CANSparkMax/CANEncoder crashes with SIGSEGV when CAN device is not connected

We frequently test our robot code on a RoboRIO that is not plugged into the rest of the robot, which means that some or all of our normal motor controllers will be absent from the CAN bus.

We expect CAN errors in our logs, and this is fine as we’re only testing certain subsystems. But what actually happens is sometimes our robot code crashes when accessing a CANEncoder for a missing motor controller (probably inside JNI).

I ran a simple test with the following sample code, which was enough to reproduce the problem:

package frc.robot;

import com.revrobotics.CANEncoder;
import com.revrobotics.CANSparkMax;
import com.revrobotics.CANSparkMaxLowLevel.MotorType;

import edu.wpi.first.wpilibj.TimedRobot;

public class Robot extends TimedRobot {

  // Note a device with id 1 is not present on the CAN network
  CANSparkMax spark = new CANSparkMax(1, MotorType.kBrushless);
  CANEncoder encoder = spark.getEncoder();

  public void robotPeriodic() {
    for (int i = 0; i < 5; i++) {

An example error looks like this:

# A fatal error has been detected by the Java Runtime Environment:
# SIGSEGV (0xb) at pc=0x4143202c, pid=7939, tid=7976
# JRE version: OpenJDK Runtime Environment ( (build
# Java VM: OpenJDK Client VM (, mixed mode, concurrent mark sweep gc, linux-)
# Problematic frame:
# C 0x4143202c
# No core dump will be written. Core dumps have been disabled. To enable core dumping, try "ulimit -c unlimited" before starting Java again
# An error report file with more information is saved as:
# /tmp/hs_err_pid7939.log

Here’s the referenced error log: hs_err_pid7939.log.txt (39.2 KB)

Is there any way to make this a warning instead of a hard crash? I suspect it’s just a bug in the JNI bridge (look like a null pointer dereference).

This topic seems to be related, however they discuss an allocation issue, whereas I’m able to reproduce this problem with only a single .getEncoder() call at the beginning of the program:

I suspect this is the same issue, it may not have been the allocation of the new encoder object causing issues, but trying to interface with the non existent Spark MAX.

I do understand that in this post without the allocation every time it didn’t crash, however this isn’t something I tested myself.

As far as I am aware, the issue is related to the CAN TX queue on the RoboRIO filling up (due to there being nothing connected) and then trying to access the Spark Max.

Did you have a PDP or anything else connected to the CAN bus on the RoboRio?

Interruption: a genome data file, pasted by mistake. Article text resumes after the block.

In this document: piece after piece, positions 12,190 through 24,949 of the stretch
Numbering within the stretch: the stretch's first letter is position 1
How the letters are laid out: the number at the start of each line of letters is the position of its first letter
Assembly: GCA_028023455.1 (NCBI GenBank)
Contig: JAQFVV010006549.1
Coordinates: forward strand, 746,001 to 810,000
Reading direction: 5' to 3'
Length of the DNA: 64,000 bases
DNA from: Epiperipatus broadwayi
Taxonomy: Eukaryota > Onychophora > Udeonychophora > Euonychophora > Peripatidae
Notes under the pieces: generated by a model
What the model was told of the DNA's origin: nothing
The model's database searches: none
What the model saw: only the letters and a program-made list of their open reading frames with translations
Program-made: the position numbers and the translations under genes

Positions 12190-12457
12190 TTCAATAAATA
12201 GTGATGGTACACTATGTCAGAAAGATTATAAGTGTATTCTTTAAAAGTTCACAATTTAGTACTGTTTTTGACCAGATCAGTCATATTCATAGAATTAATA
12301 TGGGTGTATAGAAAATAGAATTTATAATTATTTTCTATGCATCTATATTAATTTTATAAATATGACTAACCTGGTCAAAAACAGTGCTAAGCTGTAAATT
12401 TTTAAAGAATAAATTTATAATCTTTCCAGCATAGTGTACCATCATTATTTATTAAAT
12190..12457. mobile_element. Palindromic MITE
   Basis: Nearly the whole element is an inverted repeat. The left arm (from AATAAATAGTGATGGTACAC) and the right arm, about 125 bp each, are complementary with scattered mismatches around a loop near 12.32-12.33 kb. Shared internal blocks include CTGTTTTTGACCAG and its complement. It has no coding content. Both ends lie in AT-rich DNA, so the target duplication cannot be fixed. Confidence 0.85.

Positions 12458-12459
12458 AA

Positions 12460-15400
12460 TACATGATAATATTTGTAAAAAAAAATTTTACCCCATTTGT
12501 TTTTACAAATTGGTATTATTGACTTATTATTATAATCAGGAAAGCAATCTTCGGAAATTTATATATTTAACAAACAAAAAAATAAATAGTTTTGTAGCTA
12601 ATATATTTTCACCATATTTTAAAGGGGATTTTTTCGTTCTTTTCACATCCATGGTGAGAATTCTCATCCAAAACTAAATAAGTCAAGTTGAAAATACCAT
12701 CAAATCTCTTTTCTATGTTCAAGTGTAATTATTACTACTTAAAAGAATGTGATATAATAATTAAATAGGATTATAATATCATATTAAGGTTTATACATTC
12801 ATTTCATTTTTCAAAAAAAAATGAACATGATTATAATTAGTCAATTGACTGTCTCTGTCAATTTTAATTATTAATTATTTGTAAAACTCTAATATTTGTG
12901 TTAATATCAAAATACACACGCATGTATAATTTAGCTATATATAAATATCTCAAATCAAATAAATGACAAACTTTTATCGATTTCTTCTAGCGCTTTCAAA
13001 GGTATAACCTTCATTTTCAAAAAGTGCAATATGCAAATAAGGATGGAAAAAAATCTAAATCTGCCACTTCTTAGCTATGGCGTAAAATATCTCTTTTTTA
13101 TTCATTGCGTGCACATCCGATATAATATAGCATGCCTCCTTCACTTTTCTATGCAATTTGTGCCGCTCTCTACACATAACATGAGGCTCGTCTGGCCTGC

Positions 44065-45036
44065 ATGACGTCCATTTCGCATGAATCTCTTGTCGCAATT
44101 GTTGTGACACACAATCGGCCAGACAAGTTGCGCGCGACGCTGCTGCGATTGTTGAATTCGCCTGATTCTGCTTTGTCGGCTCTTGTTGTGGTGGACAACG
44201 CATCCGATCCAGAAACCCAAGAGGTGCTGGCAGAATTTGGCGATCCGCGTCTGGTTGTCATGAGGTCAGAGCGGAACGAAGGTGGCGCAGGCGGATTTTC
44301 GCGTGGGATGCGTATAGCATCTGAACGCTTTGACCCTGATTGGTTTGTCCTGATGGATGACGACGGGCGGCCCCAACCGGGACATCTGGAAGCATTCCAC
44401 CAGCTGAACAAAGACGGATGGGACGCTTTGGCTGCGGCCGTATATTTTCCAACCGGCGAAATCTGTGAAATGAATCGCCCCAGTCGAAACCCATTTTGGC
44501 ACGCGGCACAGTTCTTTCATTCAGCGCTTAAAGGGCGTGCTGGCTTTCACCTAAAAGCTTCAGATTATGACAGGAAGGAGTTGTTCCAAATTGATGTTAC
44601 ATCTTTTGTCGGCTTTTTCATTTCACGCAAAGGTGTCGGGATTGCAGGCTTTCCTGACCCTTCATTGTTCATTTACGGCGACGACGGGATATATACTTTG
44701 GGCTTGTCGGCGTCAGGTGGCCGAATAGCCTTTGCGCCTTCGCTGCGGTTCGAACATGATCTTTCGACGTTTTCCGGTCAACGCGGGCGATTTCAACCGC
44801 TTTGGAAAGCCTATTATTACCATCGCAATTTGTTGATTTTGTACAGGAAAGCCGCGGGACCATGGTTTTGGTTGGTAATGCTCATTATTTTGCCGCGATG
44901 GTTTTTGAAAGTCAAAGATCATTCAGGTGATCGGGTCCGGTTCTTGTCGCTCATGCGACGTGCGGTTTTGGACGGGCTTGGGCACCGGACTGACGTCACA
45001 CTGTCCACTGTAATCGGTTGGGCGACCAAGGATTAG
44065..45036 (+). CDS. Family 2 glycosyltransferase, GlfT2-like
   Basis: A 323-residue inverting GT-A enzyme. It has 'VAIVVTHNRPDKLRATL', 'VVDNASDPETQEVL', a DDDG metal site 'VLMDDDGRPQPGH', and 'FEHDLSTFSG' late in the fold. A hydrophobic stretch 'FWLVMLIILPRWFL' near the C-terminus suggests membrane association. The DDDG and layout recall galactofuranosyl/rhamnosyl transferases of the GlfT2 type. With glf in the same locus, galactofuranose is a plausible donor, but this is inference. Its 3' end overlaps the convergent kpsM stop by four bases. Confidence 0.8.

I’ll see if I can reproduce this tonight.

Here’s a temporary solution to this. This appears to only happen upon startup and won’t crash if a spark max that’s already configured is removed from the chain.

After you initialize the spark max object in code, surround all your configurations (including the getEncoder() call in your class constructor with a simple check.

public ExampleSubsystem(){
        exampleSparkMax = new CANSparkMax(id, motortype);
    if (!controller.getFirmwareString().equals("v0.0.0") {
        //your config here

This way at least it won’t crash your entire code with a vague SIGSEGV.

1 Like

Yes, the PDP and one other Spark MAX were connected when I ran my test.

Thanks for the suggestion, but while this might prevent a getEncoder() call from doing something bad, it would also require us to add null checks in many other places in our code that try to call methods on the encoder. It would be preferable if the objects themselves just returned default values without crashing. (We could consider creating a subclass or wrapper object which would modify the behavior, but ideally the bug(s) could get fixed and then it would just work :slight_smile:)

Interesting that this is the case, the issue I created my other thread for, was when there was nothing connected to the CAN bus, since you do have devices on the bus, I think this is a different problem.

Have you checked that you are running the latest version of WPILib and the Rev API? And that all the devices you have connected are running the latest versions of their respective firmware?

With a single call in RobotPeriodic, I do not reproduce the crash. With two calls, it does crash.

I managed to track down the root cause of the segfault earlier this week, and submitted my findings to REV. They’ve mentioned they’re reworking the error reporting to eliminate the issue entirely.

The segfault is reproducible with some of REV’s simple examples as well.


Thanks! What’s the root cause?

There was a buffer overflow in c_SparkMax_FlushErrors() that would occur if too many errors of the same type had accumulated since its last call.